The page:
Completing the Banking Union – a never ending story?

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The Banking Union (BU) is an essential part of the Economic and Monetary Union (EMU) as it decisively contributes to financial market stability and growth. Both aspects are vital for German industry. But the implementation of the key elements of BU have advanced at different paces and are subject of controversial debate.

One of the lessons learnt from the financial crisis of 2009 is that the European banking system is vulnerable to systemic shocks. Further reforms are therefore needed. The mere existence of the No-bail-out clause in the treaties is not sufficient to avert a new systemic crisis. Instead, a coherent and stable banking system for the whole euro Zone is needed. It is estimated that in the case of a future sovereign debt crisis 222 billion euro could be saved through an effective BU.

Three pillars of the Banking Union

While the single supervision (first pillar of BU) is broadly completed, the single resolution mechanism (second pillar) needs further strengthening and the design of the common deposit insurance (third pillar) is still open. The single resolution mechanism (SRM) is in place to restructure failing banks in the Eurozone and consists of the Single Resolution Board and a common resolution fund with its target level amounting to 55 billion euro. In addition, the Commission proposed to develop a common backstop facility to the Single Resolution Fund by 2024. This backstop for an enhanced financial capacity of the SRB would be used as a last resort option in case of systemic crisis when all private creditors were bailed in. Even though the idea of a common backstop is reasonable for the stability of the Eurozone, questions about control and liability remain unanswered. The issue of a credit line in the European Stability Mechanism (ESM) for the single resolution fund and a possible institutionalisation of the ESM also stay on the agenda.

Limited progress on a common deposit insurance scheme

The European Deposit Insurance (EDIS) will be the third pillar of the Banking Union and an essential step towards the completion of the EMU. It is an important instrument to prevent “bank runs” and thus to absorb shocks in the banking system. At the Euro-Summit in June 2018, the heads of state and government agreed on setting up a roadmap for the negotiations regarding EDIS. Progress is nevertheless limited. Mid-October 2018, the BDI and the Konrad-Adenauer-Foundation therefore organized a workshop on EDIS assembling the relevant actors from the institutional triangle, think tanks and federations. The European Central Bank (ECB) emphasized the necessity of EDIS for financial stability since national deposit insurance schemes are not resilient enough to potential crisis. EDIS as the next logical third step to a fully-fledged BU is indispensible for a strong EMU.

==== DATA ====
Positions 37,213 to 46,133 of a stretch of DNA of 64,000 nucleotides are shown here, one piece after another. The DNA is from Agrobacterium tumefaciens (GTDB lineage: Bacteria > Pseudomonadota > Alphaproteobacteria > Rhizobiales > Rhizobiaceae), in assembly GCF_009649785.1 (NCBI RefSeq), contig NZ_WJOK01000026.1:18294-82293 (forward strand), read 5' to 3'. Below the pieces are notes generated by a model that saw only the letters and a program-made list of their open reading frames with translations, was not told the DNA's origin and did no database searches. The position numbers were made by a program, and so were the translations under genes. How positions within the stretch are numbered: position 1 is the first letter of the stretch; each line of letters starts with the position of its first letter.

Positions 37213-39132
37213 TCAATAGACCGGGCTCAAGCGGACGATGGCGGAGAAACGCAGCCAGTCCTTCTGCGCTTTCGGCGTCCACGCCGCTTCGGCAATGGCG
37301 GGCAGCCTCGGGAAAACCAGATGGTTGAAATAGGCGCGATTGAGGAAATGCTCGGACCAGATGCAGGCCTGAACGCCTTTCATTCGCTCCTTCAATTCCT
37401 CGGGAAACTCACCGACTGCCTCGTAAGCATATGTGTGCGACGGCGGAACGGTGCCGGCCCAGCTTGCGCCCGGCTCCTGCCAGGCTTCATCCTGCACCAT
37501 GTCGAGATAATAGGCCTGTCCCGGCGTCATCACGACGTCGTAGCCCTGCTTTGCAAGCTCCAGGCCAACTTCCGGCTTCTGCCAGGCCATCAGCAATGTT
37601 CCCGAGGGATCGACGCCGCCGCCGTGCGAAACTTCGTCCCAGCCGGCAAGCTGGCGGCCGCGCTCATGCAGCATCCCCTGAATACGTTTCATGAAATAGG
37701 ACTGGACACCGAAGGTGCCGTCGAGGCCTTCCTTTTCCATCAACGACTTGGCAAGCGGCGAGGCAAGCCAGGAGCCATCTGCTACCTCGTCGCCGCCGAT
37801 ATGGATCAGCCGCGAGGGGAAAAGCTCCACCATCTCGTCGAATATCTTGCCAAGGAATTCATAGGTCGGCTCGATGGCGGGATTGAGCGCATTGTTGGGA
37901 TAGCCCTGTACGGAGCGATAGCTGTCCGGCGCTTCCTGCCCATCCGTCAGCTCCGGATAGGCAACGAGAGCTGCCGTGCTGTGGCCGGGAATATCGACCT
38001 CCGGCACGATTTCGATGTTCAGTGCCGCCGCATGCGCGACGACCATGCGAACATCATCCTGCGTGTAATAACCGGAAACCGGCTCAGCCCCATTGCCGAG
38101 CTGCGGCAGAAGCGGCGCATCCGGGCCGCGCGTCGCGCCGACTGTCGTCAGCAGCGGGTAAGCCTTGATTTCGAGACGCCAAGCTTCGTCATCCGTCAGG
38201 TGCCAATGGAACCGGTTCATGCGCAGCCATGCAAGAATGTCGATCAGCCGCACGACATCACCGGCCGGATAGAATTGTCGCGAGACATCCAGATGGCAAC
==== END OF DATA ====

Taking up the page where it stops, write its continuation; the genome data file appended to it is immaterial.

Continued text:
In the construction of EDIS, many critics would prefer risk reduction over risk sharing. The question whether risks in the bank sheets have been sufficiently reduced is still controversial. The ECB refers to big progresses in the banking sector and to Non-Performing-Loans (NPLs) considerably reduced throughout Europe. Hence, in the political discussion steps forward should be made in the political discussion. At the same time, there is a heterogenous situation in Europe. Especially Italy is making good progress, but the volume of NPLs is still high.

Due to a potential risk transfer, many Member States regard EDIS critically. In addition, the technical details of the national deposit insurance schemes are often highly complex. Many models are competing and could not yet be put together. The Economic and Monetary Affairs Committee in the Parliament and rapporteur Esther de Lange suggest a model that combines the national and European level. The undergoing negotiations imply other legislative initiatives, too: particularly the “banking package” for risk reduction in the framework of the revision of capital requirements for financial institutions.

A way forward

Completing the BU is important in spite of existing disparities on the concrete terms. At this stage, BU is highly appealing to banks beyond the euro zone. The decision to move the headquarters of Nordea from Sweden to Finland to be under the jurisdiction of BU reflects this. The window of opportunity for further deepening will not be open for a long time. For the real economy, a higher pace regarding the relevant files is necessary to ensure corporate financing during crises.